You At Your Best

December 2017 • Senior Celebrations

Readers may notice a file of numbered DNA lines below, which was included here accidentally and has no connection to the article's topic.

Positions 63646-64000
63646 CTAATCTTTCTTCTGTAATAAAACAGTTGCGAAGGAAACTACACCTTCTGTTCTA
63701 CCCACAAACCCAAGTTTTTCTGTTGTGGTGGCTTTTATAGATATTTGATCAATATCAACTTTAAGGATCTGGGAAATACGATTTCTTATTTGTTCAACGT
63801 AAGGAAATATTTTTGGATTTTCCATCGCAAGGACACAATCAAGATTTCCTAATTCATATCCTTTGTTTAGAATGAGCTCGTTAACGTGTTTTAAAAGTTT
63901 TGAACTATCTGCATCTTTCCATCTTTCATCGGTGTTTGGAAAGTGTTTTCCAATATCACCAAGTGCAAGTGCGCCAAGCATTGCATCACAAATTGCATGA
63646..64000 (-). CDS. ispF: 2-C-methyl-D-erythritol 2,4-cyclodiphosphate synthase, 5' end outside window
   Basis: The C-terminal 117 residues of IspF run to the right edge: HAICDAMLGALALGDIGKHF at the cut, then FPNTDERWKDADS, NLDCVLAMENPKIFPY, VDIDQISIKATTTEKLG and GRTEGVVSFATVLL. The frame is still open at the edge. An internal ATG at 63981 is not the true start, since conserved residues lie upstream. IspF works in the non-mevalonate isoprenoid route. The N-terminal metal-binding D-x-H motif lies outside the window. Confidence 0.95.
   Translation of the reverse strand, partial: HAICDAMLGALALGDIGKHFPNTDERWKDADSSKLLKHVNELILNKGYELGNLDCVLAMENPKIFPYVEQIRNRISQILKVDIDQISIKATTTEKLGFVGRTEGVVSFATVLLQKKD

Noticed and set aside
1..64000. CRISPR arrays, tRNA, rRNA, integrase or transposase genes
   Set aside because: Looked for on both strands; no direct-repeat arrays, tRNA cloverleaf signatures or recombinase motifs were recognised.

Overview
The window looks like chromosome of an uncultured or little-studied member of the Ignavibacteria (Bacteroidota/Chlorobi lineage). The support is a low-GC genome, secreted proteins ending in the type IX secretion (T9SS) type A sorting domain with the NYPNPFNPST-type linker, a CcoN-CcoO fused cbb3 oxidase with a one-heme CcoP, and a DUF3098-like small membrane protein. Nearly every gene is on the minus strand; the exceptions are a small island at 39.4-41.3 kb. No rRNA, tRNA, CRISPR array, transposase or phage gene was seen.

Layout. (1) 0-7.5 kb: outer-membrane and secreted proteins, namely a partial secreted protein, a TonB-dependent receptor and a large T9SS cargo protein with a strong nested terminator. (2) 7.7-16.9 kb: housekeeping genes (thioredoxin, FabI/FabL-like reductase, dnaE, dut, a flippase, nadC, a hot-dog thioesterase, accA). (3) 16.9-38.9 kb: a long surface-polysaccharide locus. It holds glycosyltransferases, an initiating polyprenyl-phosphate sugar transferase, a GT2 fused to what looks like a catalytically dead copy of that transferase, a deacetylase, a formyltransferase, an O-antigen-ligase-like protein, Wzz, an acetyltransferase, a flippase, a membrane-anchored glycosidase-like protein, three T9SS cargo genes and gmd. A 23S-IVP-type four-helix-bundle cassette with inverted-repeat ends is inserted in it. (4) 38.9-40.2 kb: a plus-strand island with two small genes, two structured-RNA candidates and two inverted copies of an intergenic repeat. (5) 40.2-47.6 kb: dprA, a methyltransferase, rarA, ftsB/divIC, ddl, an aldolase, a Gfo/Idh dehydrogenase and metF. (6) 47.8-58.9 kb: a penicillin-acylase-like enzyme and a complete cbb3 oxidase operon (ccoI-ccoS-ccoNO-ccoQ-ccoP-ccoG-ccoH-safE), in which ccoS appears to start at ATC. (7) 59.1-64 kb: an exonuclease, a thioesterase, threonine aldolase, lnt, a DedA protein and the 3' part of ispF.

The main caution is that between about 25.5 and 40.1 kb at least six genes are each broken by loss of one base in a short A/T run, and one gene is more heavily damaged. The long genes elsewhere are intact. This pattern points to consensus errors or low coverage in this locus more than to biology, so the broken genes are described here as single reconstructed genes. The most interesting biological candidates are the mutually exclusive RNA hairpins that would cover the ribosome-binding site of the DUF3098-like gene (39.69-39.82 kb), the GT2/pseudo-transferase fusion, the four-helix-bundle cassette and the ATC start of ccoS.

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BY SARAH HANEY NWA DEMOCRAT-GAZETTE An estimated 5.5 million Americans have Alzheimer's disease. Of that 5.5 million, an estimated 5.3 million are age 65 and older. Alzheimer's disease is one of the more prominent forms of dementia, but there are many additional types of dementia that also can cause both physical and cognitive alterations. Understanding the complexity of dementia can be beneficial to both dementia sufferers and their caregivers. According to the Alzheimer's Association, dementia is a general term used to define a decline in mental ability severe enough that it can interfere with daily life. Alzheimer's disease is the most common type of dementia. Dementia is not a disease but DLB, is another dementia that laymen may mistake for Alzheimer's disease. The Alzheimer's Association notes that people with DLB often have not only memory loss and cognitive problems common in Alzheimer's, but they also display initial or early symptoms such as sleep disturbances, well-formed visual h a l l u c i n a t i o n s , slowness, gait Maintaining an active lifestyle can improve mental health in seniors Coping as a family caregiver METRO CREATIVE SERVICES Individuals are born into the world requiring the care of their parents and other adult guardians to grow and thrive. These adult children, in turn, may end up providing care when their parents reach senior age or face an illness or disability. Becoming a family caregiver frequently is a tough choice to make. It requires patience and time, and can be emotionally and physically taxing. An estimated 43.5 million adults in the United States have provided unpaid care to an adult or a child in the prior 12 months, according to the National Alliance for Caregiving and AARP Public Policy Institute. It's not uncommon for caregivers of any age to feel stressed and burned out by the demands of caregiving. The Mayo Clinic says people who experience caregiver stress can be vulnerable to changes in their own health. Some signs of caregiver stress include: • Feeling overwhelmed or constantly worried • Feeling tired most of the time • Gaining or losing a lot of weight • Becoming easily irritated or angry • Losing interest in activities you used to enjoy • Having frequent headaches, bodily pain or other physical problems Some caregivers even resort to drugs and alcohol to self-medicate, which can lead to further issues. To avoid the potential pitfalls of caregiver stress, 10 | YOU AT YOUR BEST | NWADG.COM/YOUATYOURBEST DECEMBER - SENIOR CELEBRATIONS | SATURDAY, NOVEMBER 25, 2017

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